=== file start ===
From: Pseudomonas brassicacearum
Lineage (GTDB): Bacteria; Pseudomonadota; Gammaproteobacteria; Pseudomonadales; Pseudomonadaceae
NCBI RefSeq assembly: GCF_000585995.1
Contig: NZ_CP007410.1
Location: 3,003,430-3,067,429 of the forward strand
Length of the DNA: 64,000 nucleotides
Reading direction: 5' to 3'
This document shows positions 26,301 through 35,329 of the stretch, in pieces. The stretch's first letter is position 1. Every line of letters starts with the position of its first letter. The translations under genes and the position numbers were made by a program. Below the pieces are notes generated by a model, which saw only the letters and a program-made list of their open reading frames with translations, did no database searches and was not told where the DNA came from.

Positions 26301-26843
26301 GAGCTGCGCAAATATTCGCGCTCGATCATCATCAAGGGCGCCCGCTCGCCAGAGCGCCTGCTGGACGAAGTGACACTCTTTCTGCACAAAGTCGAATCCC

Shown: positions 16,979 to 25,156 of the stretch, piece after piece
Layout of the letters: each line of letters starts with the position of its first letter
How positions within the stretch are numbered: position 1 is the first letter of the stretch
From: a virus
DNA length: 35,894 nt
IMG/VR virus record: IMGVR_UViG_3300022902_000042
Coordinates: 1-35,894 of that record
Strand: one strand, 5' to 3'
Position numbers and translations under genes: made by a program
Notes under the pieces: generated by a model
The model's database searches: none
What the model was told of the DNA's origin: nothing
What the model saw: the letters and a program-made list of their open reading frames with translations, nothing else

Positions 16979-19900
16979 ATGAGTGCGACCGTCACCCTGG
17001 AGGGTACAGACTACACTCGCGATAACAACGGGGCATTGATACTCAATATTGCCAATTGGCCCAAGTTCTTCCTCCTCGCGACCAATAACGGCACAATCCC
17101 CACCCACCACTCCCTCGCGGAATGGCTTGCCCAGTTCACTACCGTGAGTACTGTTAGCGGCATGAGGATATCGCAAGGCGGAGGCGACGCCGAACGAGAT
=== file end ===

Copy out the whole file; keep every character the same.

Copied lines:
From: Pseudomonas brassicacearum
Lineage (GTDB): Bacteria; Pseudomonadota; Gammaproteobacteria; Pseudomonadales; Pseudomonadaceae
NCBI RefSeq assembly: GCF_000585995.1
Contig: NZ_CP007410.1
Location: 3,003,430-3,067,429 of the forward strand
Length of the DNA: 64,000 nucleotides
Reading direction: 5' to 3'
This document shows positions 26,301 through 35,329 of the stretch, in pieces. The stretch's first letter is position 1. Every line of letters starts with the position of its first letter. The translations under genes and the position numbers were made by a program. Below the pieces are notes generated by a model, which saw only the letters and a program-made list of their open reading frames with translations, did no database searches and was not told where the DNA came from.

Positions 26301-26843
26301 GAGCTGCGCAAATATTCGCGCTCGATCATCATCAAGGGCGCCCGCTCGCCAGAGCGCCTGCTGGACGAAGTGACACTCTTTCTGCACAAAGTCGAATCCC

Shown: positions 16,979 to 25,156 of the stretch, piece after piece
Layout of the letters: each line of letters starts with the position of its first letter
How positions within the stretch are numbered: position 1 is the first letter of the stretch
From: a virus
DNA length: 35,894 nt
IMG/VR virus record: IMGVR_UViG_3300022902_000042
Coordinates: 1-35,894 of that record
Strand: one strand, 5' to 3'
Position numbers and translations under genes: made by a program
Notes under the pieces: generated by a model
The model's database searches: none
What the model was told of the DNA's origin: nothing
What the model saw: the letters and a program-made list of their open reading frames with translations, nothing else

Positions 16979-19900
16979 ATGAGTGCGACCGTCACCCTGG
17001 AGGGTACAGACTACACTCGCGATAACAACGGGGCATTGATACTCAATATTGCCAATTGGCCCAAGTTCTTCCTCCTCGCGACCAATAACGGCACAATCCC
17101 CACCCACCACTCCCTCGCGGAATGGCTTGCCCAGTTCACTACCGTGAGTACTGTTAGCGGCATGAGGATATCGCAAGGCGGAGGCGACGCCGAACGAGAT